A large state network of hospitals and clinics announced the launch today of a 3,200 mile fiber-optic network that will link healthcare providers together across the state and beyond.
Iowa Health System C.E.O. Bill Leaver says the system is called "HealthNet Connect."
Leaver says HealthNet Connect will provide a resource to share healthcare information throughout Iowa, western Illinois and particularly, rural Iowa. He says it is one of the first networks to link up multiple states.
The network was developed under a pilot program of the Federal Communications Commission — with the F.C.C. chipping in $7.8 million, or 85% of the cost of the network.
The high speed network will allow hospitals and clinics to send patient records, x-rays and other data to the hospitals and clinics linked to the system. Khristine Jacobsen, the chief information officer at the Myrtue Medical Center in Harlan, says this system will help the western Iowa facility get more information from larger facilities.
Jacobsen says she represents all the rural health facilities in Iowa that’re striving to find a balance between technology and finances while still being able to deliver the best care to patients. Jacobsen says rural hospitals have invested a lot in upgrading to electronic records and now this network takes things a step further.
"To have a reliable, secure means of transmitting data is the first step in the future of healthcare," Jacobsen says. She says they want to be able to collaborate care with specialists from larger facilities while still maintaining their independence.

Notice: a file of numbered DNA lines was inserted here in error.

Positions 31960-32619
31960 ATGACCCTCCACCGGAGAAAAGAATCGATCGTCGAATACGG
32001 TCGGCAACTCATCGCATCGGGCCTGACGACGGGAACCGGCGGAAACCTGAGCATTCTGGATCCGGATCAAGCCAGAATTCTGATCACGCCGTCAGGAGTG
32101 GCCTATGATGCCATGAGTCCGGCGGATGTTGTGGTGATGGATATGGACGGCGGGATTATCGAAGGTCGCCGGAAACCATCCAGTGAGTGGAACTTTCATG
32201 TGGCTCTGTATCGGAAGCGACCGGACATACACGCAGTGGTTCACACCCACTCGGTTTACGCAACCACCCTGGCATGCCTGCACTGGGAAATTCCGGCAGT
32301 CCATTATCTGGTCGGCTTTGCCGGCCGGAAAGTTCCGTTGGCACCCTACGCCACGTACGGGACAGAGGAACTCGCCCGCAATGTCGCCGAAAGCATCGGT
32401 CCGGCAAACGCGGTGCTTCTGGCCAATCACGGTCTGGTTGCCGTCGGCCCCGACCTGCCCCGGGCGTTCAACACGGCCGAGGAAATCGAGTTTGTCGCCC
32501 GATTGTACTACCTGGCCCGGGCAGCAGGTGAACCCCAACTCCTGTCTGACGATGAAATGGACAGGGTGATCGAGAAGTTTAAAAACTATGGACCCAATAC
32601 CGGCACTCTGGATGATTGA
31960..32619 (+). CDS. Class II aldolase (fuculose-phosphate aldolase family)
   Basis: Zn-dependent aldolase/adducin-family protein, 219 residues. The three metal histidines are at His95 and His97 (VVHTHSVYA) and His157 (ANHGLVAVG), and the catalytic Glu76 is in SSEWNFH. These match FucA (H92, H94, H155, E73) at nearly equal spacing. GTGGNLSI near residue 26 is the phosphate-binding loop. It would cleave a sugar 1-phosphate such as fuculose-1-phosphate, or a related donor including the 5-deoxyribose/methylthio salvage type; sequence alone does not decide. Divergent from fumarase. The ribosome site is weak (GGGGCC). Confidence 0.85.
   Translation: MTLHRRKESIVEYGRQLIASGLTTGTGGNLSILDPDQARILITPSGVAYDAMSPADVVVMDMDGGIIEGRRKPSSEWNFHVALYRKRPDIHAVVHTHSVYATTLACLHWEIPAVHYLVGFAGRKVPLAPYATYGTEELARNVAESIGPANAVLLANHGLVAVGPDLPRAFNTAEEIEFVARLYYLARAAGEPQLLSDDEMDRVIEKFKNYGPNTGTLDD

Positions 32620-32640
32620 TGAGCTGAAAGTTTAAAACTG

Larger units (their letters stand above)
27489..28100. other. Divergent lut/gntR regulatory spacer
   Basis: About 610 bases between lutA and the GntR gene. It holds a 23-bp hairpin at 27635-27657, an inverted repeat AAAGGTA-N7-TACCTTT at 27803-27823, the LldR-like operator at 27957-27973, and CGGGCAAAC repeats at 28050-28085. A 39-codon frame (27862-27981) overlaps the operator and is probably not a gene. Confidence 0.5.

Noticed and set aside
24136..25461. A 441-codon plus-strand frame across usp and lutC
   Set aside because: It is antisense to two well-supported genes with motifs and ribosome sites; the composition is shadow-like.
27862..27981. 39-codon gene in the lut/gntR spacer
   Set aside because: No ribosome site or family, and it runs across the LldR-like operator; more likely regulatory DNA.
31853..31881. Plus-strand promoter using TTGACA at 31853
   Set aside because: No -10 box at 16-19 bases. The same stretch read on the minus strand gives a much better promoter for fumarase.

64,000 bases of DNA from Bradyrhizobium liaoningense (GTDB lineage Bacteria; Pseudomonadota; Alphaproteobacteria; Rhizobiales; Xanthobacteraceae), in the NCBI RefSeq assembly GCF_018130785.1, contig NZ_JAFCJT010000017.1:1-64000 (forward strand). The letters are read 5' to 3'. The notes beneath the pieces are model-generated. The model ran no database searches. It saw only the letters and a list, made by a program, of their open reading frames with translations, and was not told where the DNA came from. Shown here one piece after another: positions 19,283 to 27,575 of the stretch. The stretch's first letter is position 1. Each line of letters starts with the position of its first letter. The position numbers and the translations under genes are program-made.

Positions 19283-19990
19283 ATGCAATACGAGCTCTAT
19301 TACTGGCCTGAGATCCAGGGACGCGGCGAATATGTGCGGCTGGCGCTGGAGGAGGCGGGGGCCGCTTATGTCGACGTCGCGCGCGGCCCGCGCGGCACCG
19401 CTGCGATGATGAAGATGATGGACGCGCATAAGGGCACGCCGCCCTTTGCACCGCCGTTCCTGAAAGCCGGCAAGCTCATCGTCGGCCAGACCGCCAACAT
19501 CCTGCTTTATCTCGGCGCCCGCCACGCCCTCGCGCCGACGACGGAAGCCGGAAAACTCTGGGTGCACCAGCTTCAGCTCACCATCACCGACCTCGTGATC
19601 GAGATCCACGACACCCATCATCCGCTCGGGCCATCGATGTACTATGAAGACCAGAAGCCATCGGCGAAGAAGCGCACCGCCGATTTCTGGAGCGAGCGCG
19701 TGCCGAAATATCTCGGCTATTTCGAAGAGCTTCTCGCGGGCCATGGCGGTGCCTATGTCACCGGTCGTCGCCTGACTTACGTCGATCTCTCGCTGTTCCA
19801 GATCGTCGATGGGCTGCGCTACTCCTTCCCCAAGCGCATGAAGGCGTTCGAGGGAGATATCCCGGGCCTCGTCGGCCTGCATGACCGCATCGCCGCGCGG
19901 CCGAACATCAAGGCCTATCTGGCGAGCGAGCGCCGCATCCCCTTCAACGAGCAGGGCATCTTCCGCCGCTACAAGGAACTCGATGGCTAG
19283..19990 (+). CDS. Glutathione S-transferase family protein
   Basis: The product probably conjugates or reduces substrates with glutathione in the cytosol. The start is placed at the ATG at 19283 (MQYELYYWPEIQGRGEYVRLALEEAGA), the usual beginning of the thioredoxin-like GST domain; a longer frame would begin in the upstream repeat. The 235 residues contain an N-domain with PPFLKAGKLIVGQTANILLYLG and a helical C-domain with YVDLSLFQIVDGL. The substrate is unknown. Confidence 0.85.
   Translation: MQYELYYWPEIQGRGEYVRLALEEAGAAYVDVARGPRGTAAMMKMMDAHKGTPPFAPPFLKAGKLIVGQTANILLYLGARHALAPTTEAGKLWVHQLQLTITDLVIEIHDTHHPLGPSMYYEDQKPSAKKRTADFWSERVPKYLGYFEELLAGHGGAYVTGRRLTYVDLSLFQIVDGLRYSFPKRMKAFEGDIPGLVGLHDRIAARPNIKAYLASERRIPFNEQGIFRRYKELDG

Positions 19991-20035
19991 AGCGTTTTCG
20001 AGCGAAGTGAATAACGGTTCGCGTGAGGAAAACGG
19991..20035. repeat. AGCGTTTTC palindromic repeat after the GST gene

Leaver says the F.C.C. funds allow them to help the rural hospitals and others to connect to the system. They expect to have 28 hospitals hooked up in the next 90 days.
Leaver says the individual users will pay $120 a month to be connected to the system. He says as they develop the system, the members will make up a council that will determine the cost. The Iowa Hospital Association has developed a similar network. Leaver says the goal is to eventually share between systems.
He says two things have to happen before they can do that, first he says they need to develop a single patient identifier system so they know for sure which patient they are talking about.
Secondly, Leaver says they need to create a "continuum of care document" that defines what information will be passed, so it can be confidential, patient privacy is protected and the information is relevant. This is the first multi-state network to be created under the F.C.C. program. You can find more information on the Health Network here .